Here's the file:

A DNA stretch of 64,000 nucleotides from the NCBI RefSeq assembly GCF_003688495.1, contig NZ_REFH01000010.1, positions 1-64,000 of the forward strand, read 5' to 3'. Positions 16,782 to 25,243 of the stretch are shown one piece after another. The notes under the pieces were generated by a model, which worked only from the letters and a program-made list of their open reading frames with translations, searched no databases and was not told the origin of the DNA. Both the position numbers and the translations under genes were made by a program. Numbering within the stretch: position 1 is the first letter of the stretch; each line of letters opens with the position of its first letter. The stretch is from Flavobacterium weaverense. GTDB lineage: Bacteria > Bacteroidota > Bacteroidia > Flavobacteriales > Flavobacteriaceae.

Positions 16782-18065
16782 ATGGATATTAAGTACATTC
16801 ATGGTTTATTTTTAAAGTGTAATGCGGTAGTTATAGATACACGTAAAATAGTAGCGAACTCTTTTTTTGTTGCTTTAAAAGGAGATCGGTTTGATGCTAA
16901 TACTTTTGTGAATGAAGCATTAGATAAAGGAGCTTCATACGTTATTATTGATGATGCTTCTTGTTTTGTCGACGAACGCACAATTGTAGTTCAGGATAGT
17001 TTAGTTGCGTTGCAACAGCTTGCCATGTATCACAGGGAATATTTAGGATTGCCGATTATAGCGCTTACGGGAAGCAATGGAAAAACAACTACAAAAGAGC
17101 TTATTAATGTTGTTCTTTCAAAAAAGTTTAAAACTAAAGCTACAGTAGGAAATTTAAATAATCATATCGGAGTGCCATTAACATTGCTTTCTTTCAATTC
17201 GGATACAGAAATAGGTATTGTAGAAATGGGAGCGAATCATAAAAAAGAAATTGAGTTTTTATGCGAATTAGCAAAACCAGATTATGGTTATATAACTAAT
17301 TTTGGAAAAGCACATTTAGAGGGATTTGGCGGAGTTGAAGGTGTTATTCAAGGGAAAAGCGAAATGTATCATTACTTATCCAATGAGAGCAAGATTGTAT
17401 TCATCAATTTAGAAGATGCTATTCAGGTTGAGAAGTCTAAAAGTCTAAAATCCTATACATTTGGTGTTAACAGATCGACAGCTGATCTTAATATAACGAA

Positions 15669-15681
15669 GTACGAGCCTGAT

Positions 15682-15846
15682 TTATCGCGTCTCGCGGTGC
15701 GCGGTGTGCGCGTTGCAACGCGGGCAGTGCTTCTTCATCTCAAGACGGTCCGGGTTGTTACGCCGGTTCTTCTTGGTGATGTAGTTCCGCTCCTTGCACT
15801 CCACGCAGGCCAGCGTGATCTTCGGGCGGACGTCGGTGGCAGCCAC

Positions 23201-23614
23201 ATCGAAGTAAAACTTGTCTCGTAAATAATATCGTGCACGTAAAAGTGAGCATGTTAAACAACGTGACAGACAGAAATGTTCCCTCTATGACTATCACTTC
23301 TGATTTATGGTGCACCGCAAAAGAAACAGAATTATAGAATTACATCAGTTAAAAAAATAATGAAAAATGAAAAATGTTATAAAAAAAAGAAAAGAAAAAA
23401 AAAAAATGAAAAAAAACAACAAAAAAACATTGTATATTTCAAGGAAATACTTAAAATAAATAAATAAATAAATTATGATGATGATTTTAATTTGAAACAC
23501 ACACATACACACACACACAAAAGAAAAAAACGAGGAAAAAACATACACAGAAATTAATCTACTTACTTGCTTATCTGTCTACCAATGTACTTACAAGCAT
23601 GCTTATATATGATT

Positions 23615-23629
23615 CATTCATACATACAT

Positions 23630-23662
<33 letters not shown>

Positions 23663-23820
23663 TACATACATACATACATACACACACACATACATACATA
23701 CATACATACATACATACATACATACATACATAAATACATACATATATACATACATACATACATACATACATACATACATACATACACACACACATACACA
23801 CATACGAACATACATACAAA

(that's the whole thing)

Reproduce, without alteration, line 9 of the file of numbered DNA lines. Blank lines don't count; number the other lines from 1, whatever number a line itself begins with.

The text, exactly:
17301 TTTGGAAAAGCACATTTAGAGGGATTTGGCGGAGTTGAAGGTGTTATTCAAGGGAAAAGCGAAATGTATCATTACTTATCCAATGAGAGCAAGATTGTAT